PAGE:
Fourthly, This dispensation of the Spirit is unchangeable. Unto whomsoever he is given as a Comforter, he abides with them for ever. This our Saviour expressly declares in the first promise he made of sending him as a Comforter in a peculiar manner. John xiv. 16. ‘I will pray the Father, and he shall give you another Comforter, that he may abide with you for ever.' The moment of this promise lieth in his unchangeable continuance with the church. There was indeed a present occasion rendering necessary this declaration of the unchangeableness of his abode. For in all this discourse, our Saviour was preparing the hearts of his disciples for his departure from them, which was now at hand. And whereas he lays the whole of the relief which in that case he would afford unto them, upon his sending of the Holy Ghost, he takes care not only to prevent an objection which might arise in their minds about this dispensation of the Spirit, but also in so doing to secure the faith and consolation of the church in all ages. For as he himself, who had been their immediate, visible comforter during the whole time of his ministry among them, was now departing from them, and that so, as that the heavens were to receive him until the time of the restitution of all things, they might be apt to fear that this Comforter who was now promised unto them might continue also only for a season, whereby they should be reduced unto a new loss and sorrow. To assure their minds herein, our Lord Jesus Christ lets them know that this other Comforter should not only always continue with them unto the ends of their lives, work, and ministry,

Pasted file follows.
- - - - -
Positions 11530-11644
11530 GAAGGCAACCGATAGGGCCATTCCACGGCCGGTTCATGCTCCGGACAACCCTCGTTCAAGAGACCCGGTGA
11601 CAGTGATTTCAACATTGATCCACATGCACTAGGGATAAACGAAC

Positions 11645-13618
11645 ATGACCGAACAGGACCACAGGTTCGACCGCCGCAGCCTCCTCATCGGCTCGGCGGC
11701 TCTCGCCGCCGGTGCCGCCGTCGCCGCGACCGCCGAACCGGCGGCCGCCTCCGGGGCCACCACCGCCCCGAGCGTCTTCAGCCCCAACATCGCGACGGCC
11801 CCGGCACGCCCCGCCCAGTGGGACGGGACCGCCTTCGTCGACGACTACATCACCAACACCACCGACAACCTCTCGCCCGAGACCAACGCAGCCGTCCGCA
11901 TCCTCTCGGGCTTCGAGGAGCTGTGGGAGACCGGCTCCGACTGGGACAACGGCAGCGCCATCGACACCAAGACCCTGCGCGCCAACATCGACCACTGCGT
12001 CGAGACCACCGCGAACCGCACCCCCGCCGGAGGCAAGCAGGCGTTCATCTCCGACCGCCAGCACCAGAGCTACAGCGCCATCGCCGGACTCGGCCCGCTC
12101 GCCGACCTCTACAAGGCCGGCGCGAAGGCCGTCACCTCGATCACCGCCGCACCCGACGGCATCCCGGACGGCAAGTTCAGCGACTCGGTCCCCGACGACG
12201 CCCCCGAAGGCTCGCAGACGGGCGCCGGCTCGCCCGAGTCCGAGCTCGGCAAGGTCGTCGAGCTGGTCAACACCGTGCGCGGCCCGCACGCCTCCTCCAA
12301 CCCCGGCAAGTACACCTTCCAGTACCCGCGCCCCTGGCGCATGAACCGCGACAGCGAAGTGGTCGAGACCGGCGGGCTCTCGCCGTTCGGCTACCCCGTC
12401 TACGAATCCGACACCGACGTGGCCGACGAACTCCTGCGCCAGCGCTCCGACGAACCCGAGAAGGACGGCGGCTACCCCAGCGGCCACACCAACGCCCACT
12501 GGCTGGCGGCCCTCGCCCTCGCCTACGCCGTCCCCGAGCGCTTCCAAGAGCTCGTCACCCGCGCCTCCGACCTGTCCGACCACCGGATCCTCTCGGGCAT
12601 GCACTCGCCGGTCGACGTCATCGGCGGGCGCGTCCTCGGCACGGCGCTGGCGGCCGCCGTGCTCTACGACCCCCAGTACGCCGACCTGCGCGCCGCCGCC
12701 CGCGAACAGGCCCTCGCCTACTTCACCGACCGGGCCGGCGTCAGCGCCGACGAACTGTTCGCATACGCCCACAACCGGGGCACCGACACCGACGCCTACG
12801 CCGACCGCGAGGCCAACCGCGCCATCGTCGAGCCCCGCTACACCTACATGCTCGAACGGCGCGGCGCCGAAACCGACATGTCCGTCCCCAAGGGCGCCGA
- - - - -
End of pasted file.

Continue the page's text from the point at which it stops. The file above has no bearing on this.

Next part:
but abide with the church absolutely unto the consummation of all things. He is now given in an eternal and unchangeable covenant; Isa. lix. 21. and he can no more depart from the church, than the everlasting, sure covenant of God can be abolished.